No. Feeding birds and animals in the parks does more harm than good. You can learn more about why this is, and how you can help us in caring for their wellbeing here.
Getting in touch with park offices is quick and easy and all enquiries are handled by our dedicated Visitor & Park Support team.
Simply complete the short online enquiry form and your question(s) will be passed to the most appropriate staff member. To ensure an efficient service, please check that you have provided the following information:
- Your name
- Your email address
- Your enquiry
You can also contact the park offices by telephone using the following numbers:
- Hyde Park 0300 061 2000
- Kensington Gardens 0300 061 2000
- St. James's Park and The Green Park 0300 061 2350
- The Regent's Park 0300 061 2300
- Greenwich Park 0300 061 2380
- Richmond Park 0300 061 2200
- Bushy Park 0300 061 2250
To report lost property, please contact our Visitor and Park Support Team via their online contact form with the following information:
- Your contact details
- A description of the item
- Date and time when the item was lost
- Location (if known) where the item was lost
If the property has been found by staff or handed in to us we'll let you know.
Yes. You can use The Green Park as a location for personal training or group fitness sessions - providing you have a current fitness training licence issued by The Royal Parks charity.
Fitness training licences are also available for Hyde Park, The Regent's Park, Greenwich Park, Richmond Park and Bushy Park. They are not available for St. James's Park, Kensington Gardens, Victoria Tower Gardens or Brompton Cemetery.
To apply for a fitness training licence please read the information here and complete the online application form.
If you are filming/photographing by yourself on a mobile phone or action camera for purely personal use then no you don't need a permit to film/photograph in the park. However, for all other purposes you will need to obtain a filming or photography permit from The Royal Parks charity. Full information and online application forms can be found here.
Yes, we welcome informal picnics in the Royal Parks. Please read our guidance document for maximum group sizes and what is and isn't permitted. Please note that barbecues are not allowed.
Every year, we welcome hundreds of small and medium events to the Royal Parks, including walks and runs, large picnics, concerts and community sports. Applications for such events are considered by our dedicated Parks Events team. To find out more, and submit an application click here. At least six weeks’ notice is required.
The smallest Royal Park – and the best kept secret
Whatever you need to take a break from – whether it’s sightseeing, or the four walls of your office, The Green Park is the perfect place to do it.
Today, London’s The Green Park is one of the most peaceful of all the Royal Parks but in the 18th century it was the scene of royal firework spectaculars and crowd-pleasing festivals. Discover the hidden history of the The Green Park.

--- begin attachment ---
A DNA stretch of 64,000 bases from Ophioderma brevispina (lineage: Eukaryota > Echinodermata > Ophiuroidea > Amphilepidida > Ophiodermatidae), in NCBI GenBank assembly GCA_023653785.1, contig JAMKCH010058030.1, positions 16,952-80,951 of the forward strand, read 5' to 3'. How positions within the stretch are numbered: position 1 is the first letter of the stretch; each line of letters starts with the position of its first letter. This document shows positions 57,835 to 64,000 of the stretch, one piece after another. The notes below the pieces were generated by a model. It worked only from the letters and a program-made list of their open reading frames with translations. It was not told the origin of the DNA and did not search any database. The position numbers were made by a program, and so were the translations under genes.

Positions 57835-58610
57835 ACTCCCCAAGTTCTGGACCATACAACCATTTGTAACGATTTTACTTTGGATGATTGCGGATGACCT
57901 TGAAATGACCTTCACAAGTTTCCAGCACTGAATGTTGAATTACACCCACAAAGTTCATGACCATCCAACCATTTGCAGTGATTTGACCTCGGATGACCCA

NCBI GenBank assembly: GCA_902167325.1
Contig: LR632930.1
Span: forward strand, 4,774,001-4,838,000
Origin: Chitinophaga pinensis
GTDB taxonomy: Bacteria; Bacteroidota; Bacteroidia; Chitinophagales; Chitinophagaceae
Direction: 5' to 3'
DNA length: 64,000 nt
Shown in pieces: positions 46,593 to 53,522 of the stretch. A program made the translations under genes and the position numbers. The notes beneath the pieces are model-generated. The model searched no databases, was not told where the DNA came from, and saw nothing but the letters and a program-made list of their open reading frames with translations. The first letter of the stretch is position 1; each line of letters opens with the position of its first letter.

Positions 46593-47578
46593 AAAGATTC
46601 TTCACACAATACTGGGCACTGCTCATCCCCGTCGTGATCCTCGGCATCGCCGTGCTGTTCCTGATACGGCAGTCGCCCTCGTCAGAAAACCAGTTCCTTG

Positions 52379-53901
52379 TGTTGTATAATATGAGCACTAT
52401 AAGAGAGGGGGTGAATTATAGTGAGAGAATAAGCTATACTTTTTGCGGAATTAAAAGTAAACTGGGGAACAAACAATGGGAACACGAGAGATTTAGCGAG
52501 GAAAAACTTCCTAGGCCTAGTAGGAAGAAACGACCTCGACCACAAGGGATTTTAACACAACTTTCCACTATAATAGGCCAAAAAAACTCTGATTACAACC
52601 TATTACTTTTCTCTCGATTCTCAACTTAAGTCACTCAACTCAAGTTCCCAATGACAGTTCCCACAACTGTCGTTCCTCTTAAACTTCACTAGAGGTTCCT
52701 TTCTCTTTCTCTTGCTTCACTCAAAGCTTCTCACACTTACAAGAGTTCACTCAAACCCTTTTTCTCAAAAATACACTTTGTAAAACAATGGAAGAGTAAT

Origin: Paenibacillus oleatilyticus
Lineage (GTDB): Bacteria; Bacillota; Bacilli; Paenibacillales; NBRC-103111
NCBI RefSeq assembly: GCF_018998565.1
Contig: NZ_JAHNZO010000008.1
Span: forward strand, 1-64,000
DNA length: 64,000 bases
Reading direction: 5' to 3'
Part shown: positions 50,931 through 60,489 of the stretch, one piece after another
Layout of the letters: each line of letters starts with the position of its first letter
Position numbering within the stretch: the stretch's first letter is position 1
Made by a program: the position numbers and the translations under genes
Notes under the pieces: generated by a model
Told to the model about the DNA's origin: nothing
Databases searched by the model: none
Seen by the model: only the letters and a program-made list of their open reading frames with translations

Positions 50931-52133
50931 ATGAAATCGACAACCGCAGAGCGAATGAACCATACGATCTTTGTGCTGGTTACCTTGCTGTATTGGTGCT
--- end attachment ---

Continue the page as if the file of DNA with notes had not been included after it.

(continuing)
It’s the smallest Royal Park, and quite possibly the greenest – you’ll notice that there are no flower beds in The Green Park. This is another clue to the park’s colourful history – and it’s a tale of royal revenge. Queen Catherine, wife of King Charles II, was outraged that her husband had dared to present a bunch of flowers to another woman. She ordered that every flower in the park be pulled up – and no more planted.
Today The Green Park is home to flowering meadows, and a popular place to visit in the spring, when around one million daffodils suddenly transform the green lawns.
A place to remember – the statues and memorials of The Green Park
The Bomber Command Memorial, the Canada Memorial and the Memorial Gates all have a special, human significance. They’re each dedicated to men and women who lost their lives in the two World Wars. Over 55,000 Bomber Command pilots and officers, one million Canadians and over five million Indian, African and Caribbean troops are commemorated in this peaceful green setting. Canada Gate, the ornate gilded iron gates that opens to the flower beds of Buckingham Palace, was a dedication to Queen Victoria from the people of Canada.
Take a break and gaze on green
Taking time out in a natural green setting is said to make us calmer, more focused, and more creative. The wide, tree-lined paths and avenues of The Green Park are a favourite space for many Londoners who work close by to take a lunchtime stroll, or sunbathe, particularly in the summertime. If you’re making an afternoon of it, feel free to hire a deckchair.
In August, The Green Park feels like the countryside – in the past we’ve even welcomed sheep to graze the meadow during Sheep Week! This was once a regular sight in the park, right up until the 1940s.
You’re more than welcome to picnic here, as you enjoy the quiet. We just ask that you respect the surroundings and the wildlife and take your litter home or pop it in our bins. If you’re thirsty, the Watering Holes Fountain has fresh water at three different heights, so everyone can easily have a drink – including your dog.
Big events at the smallest Royal Park
Occasionally, the quiet of The Green Park is interrupted by the sound of gunfire. The Royal Gun Salutes that mark important royal occasions take place here, and in Hyde Park. A salute taking place in a Royal Park automatically means 41 shots are fired, instead of 20.